PROBABLY APPROXIMATELY CORRECT
LEARNING
FRANC¸ OIS FLEURET
EPFL – CVLAB
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STATISTICAL LEARNING FOR CLASSIFICATION
The usual setting for learning in a context of classiﬁcation
A training set
A family of classiﬁers
A test set
Choose a classiﬁer according to its performances on the training set
to get good performances on the test set.
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TOPIC OF THIS TALK
The goal of this talk is to give an intuitive understanding of the
Probably Approximately Correct learning (PAC learning for short)
theory.
Concentration inequalities
Basic PAC results
Relation with Occam’s principle
Relation to VapnikChervonenkis dimension
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NOTATION
X the space of the objects to classify (for instance images)
C the family of classiﬁers
S = ((X
1
,Y
1
),...,(X
2N
,Y
2N
)) a random variable on
(X ×{0,1})
2N
standing for the samples (both training and
testing)
F a random variable on C standing for the learned classiﬁer
(which can be a deterministic function of S or not)
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REMARKS
The set C contains all the classiﬁers obtainable with the learning
algorithm.For an ANN for instance,there is one element of C for
every single conﬁguration of the synaptic weights.
The variable S is not one sample,but a family of 2N samples
with their labels.It contains both the training and the test set.
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For every f ∈ C,we denote by ξ(f,S) the difference between the
training and the test errors of f estimated on S
ξ(f,S) =
1
N
N
X
i=1
1{f(X
N+i
) = Y
N+i
}

{z
}
test error
−
1
N
N
X
i=1
1{f(X
i
) = Y
i
}

{z
}
training error
Where 1{t} is equal to 1 if t is true,and 0 otherwise.Since S is
random,this is a random quantity.
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Given η,we want to bound the probability that the test error is less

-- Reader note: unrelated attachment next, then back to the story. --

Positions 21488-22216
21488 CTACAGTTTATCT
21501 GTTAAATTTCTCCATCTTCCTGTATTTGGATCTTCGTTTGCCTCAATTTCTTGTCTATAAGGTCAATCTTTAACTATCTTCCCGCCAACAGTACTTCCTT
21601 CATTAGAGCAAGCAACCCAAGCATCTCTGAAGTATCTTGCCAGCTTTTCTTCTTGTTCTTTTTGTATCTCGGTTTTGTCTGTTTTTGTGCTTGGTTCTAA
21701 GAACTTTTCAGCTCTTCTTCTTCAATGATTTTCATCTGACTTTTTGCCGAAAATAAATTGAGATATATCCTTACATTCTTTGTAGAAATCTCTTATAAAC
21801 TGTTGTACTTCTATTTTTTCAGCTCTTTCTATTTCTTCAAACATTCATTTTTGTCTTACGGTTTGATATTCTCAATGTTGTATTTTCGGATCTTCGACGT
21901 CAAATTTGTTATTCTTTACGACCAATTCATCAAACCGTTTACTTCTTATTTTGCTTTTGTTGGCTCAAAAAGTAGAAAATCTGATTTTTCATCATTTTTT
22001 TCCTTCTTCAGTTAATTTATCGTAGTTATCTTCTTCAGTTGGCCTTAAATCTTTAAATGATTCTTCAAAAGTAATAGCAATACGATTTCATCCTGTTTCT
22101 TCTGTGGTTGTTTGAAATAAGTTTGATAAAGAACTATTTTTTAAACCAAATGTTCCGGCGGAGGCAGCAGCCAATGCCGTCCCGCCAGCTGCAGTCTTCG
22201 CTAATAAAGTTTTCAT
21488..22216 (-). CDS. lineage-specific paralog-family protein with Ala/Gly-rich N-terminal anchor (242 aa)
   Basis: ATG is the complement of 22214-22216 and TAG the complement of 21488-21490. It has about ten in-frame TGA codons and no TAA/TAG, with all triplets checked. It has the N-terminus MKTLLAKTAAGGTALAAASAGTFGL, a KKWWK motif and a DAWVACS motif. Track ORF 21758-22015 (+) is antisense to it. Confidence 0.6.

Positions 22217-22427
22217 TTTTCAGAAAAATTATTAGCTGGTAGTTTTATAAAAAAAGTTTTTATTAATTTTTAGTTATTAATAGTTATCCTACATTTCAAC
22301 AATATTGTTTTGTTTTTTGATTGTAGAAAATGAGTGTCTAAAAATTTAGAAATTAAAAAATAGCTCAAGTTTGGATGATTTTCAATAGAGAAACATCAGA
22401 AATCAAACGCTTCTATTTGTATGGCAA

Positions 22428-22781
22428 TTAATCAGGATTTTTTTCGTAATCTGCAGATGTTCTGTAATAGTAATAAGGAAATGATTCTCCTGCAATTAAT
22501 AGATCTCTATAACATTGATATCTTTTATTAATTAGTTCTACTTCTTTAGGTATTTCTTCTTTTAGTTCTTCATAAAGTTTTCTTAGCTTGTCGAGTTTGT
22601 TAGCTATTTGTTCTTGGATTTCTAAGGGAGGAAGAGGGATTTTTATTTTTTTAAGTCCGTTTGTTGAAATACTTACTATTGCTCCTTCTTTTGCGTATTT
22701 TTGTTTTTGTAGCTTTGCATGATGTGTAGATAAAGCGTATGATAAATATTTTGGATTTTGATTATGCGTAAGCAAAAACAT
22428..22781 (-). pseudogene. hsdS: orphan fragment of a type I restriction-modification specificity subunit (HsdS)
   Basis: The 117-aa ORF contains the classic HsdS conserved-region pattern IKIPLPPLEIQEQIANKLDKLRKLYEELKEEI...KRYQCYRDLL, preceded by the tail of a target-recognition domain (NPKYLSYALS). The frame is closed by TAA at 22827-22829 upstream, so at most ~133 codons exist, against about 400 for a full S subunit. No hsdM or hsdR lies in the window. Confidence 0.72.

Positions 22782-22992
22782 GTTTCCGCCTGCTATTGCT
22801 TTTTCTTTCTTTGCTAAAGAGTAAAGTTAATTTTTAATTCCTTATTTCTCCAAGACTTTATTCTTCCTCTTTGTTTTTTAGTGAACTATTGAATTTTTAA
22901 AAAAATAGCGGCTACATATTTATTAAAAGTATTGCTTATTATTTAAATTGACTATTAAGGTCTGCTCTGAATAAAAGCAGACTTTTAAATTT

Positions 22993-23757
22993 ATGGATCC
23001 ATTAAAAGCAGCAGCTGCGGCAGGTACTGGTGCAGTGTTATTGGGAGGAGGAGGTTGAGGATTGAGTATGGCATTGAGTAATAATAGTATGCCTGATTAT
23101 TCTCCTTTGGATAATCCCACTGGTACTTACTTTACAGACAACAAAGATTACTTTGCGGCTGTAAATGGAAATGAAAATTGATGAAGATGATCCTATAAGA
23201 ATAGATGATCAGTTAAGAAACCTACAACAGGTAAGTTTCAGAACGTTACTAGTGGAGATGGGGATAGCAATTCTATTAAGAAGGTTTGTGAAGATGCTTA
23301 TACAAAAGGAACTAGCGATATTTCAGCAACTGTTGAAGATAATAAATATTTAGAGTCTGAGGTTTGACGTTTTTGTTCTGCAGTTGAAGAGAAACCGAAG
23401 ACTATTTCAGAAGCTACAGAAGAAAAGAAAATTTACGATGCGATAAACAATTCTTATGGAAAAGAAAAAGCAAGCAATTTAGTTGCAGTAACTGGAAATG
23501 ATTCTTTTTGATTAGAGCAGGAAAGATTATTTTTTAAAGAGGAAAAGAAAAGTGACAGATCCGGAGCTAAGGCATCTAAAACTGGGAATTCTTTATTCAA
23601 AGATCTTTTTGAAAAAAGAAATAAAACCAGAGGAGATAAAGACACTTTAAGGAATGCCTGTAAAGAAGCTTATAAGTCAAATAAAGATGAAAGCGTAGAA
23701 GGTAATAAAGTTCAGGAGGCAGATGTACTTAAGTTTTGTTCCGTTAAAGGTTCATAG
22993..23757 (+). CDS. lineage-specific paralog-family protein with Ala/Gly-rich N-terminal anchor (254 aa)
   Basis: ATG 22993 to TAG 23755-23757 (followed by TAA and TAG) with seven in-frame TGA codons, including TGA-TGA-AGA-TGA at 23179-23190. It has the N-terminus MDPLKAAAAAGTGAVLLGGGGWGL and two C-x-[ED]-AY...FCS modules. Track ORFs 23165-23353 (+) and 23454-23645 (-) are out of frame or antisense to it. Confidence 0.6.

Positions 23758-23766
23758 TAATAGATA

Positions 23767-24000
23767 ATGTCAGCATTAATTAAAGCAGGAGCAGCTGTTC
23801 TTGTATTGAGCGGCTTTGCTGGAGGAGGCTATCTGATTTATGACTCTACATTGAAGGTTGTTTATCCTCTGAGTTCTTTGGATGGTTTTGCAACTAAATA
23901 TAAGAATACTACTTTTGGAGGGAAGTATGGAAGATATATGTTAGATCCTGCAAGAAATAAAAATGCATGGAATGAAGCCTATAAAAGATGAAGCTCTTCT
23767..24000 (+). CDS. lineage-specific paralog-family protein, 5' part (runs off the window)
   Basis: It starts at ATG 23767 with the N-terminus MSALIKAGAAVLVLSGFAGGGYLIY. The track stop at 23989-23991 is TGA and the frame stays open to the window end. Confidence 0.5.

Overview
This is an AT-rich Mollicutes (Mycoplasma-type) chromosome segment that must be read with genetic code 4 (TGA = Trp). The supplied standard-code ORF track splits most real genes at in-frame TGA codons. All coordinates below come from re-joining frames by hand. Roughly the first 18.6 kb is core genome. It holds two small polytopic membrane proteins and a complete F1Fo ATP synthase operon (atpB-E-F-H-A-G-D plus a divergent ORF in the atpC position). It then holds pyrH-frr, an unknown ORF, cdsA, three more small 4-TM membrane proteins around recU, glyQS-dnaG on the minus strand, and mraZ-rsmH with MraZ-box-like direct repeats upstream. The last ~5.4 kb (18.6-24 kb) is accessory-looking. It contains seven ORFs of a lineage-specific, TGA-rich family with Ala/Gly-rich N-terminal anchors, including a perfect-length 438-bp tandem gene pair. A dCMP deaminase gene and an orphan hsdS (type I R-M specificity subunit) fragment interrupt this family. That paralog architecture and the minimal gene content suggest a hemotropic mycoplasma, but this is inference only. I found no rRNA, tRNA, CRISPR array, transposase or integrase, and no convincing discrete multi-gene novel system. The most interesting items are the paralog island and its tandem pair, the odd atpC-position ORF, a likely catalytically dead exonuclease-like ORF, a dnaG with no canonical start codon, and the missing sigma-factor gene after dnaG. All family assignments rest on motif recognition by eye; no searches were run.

than the training error plus η
P (ξ(F,S) ≤ η) ≥?
F is not constant and depends on the X
1
,...,X
2N
and the
Y
1
,...,Y
N
.
7/33
F
S
Gray squares correspond to the (S,F) for which ξ(F,S) ≥ η.
8/33
F
S
A training algorithm associates an F to every S,here shown with
dots.We want to bound the number of dots on gray cells.
9/33
CONCENTRATION INEQUALITY
How we see that for any ﬁxed f,the test and training er
rors are likely to be similar...
10/33
HŒFFDING’S INEQUALITY (1963)
Given a family of independent random variables Z
1
,...,Z
N
,
bounded ∀i,Z
i
∈ [a
i
,b
i
],if we let S denote
P
i
Z
i
,we have
P(S −E(S) ≥ t) ≤ exp
µ
−
2t
2
P
i
(b
i
−a
i
)
2
¶
11/33
Note that the 1{f(X
i
) = Y
i
} are i.i.d Bernoulli,and we have
ξ(f,S) =
1
N
N
X
i=1
1{f(X
N+i
) = Y
N+i
} −
1
N
N
X
i=1
1{f(X
i
) = Y
i
}
=
1
N
N
X
i=1
1{f(X
N+i
) = Y
N+i
} − 1{f(X
i
) = Y
i
}

{z
}
Δ
i
Thus ξ is the averaged sum of the Δ
i
,which are i.i.d random
variables on {−1,0,1} of zero mean.
12/33
When f is ﬁxed ξ(f,S) is with high probability around 0,and we
have (Hœffding)
∀f,∀η,P (ξ(f,S) ≥ η) ≤ exp
µ
−
1
2
η
2
N
¶
Hence,we have an upper bound on the number of gray cells per row.
13/33
UNION BOUND
Howwe see that the probability the chosen F fails is lower
than the probability that there exists a f that fails...
14/33
We have
P(ξ(F,S) ≥ η) =
X
f
P(F = f,ξ(F,S) ≥ η)
=
X
f
P(F = f,ξ(f,S) ≥ η)
≤
X
f
P(ξ(f,S) ≥ η)
≤ C exp
µ
−
1
2
η
2
N
¶
15/33
F
S
We can see that graphically as a situation when the dots meet all the
gray squares.
16/33
Since
P(ξ(F,S) ≥ η) ≤ C exp
µ
−
1
2
η
2
N
¶
we have
P
0
@
ξ(F,S) ≥
s
2
log C + log